As explained in my article, when a taxpayer has unfiled returns, the IRS will file them in replacement....which is called an SFR, or Substitute for Return.  The IRS will put the taxpayer in the worst possible tax bracket by only giving the standard deduction and minimum exemptions.   Then add on penalties for not filing on time, paying on time, and other miscellaneous penalties plus interest and the tax liability can get out of hand quickly!   

There are a couple of different ways to know if an SFR has been filed.  First, a tax professional can discern if an SFR has been filed by looking at IRS collection letters.  At the top of the letter the tax type is stated, and oftentimes, the IRS will call an SFR a form "1040A".    This method is not 100% and may get confusing as 1040A also refers to a simplified version of the 1040 tax return.  A 1040A is one step up from a 1040EZ and one step down from a straight 1040 in complexity.  The other way to know is a qualified tax professional can order your transcripts and can then determine if an SFR has been filed by looking at the account history.  This is the best way to find out for sure.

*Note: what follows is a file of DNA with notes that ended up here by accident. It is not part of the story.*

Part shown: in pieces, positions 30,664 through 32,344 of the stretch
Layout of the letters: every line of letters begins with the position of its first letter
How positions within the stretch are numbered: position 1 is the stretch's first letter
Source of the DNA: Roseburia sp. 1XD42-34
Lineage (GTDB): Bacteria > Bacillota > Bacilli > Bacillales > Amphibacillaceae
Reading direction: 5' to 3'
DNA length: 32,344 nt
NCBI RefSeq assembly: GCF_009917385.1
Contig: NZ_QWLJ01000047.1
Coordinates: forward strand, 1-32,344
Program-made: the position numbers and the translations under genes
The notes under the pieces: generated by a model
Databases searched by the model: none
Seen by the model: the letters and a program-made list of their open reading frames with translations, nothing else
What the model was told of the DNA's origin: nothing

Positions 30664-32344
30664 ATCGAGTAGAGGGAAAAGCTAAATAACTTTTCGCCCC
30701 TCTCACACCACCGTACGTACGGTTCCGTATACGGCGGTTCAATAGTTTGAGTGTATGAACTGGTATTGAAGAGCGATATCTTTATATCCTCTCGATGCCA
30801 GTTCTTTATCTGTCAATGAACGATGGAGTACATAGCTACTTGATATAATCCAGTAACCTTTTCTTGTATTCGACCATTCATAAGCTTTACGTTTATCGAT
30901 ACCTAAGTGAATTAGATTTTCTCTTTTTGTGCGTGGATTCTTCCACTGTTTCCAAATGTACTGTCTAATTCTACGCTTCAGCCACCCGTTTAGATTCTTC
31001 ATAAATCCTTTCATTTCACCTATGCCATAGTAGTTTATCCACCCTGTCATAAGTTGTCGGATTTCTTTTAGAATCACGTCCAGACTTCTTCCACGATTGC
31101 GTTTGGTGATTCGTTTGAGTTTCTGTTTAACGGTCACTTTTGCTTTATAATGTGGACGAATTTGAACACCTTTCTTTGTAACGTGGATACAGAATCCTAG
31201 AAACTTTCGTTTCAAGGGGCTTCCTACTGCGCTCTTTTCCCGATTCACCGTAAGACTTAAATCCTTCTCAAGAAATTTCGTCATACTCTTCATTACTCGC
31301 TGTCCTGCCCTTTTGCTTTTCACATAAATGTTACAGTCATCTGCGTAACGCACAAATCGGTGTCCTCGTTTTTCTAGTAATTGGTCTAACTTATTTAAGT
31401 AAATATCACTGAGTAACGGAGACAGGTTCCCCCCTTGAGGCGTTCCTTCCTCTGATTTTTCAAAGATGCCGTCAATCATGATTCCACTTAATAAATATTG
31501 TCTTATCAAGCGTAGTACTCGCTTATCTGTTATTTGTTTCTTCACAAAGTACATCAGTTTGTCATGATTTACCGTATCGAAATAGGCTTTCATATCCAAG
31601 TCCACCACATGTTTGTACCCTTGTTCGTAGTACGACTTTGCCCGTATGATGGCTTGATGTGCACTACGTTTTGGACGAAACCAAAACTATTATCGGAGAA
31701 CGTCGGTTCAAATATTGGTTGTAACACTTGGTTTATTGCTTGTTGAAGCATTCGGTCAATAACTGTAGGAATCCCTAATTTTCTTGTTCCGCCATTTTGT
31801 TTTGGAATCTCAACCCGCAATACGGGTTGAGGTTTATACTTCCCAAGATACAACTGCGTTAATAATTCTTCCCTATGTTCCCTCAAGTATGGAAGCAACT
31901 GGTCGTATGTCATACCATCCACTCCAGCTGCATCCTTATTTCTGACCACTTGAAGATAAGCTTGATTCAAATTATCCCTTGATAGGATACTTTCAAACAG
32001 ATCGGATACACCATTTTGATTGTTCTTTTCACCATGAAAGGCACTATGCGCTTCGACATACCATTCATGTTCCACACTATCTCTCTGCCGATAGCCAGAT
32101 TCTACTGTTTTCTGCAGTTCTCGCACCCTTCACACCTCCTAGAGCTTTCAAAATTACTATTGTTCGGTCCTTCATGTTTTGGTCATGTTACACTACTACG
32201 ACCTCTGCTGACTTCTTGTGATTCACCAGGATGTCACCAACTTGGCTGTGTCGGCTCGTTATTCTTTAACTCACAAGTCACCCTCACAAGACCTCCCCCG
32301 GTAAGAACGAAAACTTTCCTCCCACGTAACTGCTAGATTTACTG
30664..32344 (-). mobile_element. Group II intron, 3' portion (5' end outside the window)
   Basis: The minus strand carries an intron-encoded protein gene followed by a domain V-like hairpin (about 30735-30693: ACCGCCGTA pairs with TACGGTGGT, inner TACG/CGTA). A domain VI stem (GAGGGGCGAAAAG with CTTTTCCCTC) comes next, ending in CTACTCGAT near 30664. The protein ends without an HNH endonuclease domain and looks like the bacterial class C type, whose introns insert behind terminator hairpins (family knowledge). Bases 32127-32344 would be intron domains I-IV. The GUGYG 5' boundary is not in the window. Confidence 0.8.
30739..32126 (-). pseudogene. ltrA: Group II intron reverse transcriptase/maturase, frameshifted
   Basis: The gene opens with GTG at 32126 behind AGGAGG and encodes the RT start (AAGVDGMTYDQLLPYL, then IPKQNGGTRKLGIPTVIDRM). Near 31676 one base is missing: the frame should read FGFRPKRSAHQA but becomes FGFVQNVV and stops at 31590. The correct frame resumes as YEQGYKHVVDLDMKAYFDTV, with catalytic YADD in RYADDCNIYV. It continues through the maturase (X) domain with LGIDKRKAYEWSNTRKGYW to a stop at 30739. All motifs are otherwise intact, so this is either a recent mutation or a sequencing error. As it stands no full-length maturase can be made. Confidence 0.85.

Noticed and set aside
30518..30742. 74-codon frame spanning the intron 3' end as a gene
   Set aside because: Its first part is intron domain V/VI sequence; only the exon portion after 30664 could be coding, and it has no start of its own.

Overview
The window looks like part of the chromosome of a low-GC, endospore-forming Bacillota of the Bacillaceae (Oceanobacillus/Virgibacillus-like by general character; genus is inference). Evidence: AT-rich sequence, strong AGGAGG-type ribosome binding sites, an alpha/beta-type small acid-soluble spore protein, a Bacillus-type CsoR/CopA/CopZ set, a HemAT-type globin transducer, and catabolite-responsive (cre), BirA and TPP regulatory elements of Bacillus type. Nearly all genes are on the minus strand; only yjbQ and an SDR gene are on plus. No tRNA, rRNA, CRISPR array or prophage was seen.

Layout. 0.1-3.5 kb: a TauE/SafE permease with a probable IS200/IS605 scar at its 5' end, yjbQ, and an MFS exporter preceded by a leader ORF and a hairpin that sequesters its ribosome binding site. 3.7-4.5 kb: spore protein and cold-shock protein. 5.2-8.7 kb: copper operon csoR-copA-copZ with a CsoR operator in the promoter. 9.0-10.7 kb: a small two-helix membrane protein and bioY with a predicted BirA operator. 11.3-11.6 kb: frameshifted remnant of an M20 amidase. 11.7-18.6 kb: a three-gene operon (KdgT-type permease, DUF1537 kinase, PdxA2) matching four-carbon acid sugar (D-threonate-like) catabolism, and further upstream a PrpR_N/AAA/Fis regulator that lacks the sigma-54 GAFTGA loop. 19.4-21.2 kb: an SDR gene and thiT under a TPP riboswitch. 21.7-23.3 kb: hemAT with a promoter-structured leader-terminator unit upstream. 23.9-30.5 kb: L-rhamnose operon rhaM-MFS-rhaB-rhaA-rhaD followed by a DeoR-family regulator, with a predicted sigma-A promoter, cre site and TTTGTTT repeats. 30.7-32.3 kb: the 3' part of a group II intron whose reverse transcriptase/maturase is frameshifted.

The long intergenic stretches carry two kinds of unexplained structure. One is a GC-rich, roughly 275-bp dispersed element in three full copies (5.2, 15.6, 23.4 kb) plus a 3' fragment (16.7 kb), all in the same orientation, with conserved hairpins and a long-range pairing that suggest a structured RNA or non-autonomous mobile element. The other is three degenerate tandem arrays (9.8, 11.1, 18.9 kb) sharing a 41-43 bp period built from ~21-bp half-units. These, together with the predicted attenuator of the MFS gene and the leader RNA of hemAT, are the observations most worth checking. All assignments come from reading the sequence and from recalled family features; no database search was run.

If you have unfiled returns, you need a qualified tax professional to protest the SFRs.  You need someone who deals with the IRS on a daily basis, in order to help you get back on the right path.  Seek help immediately.

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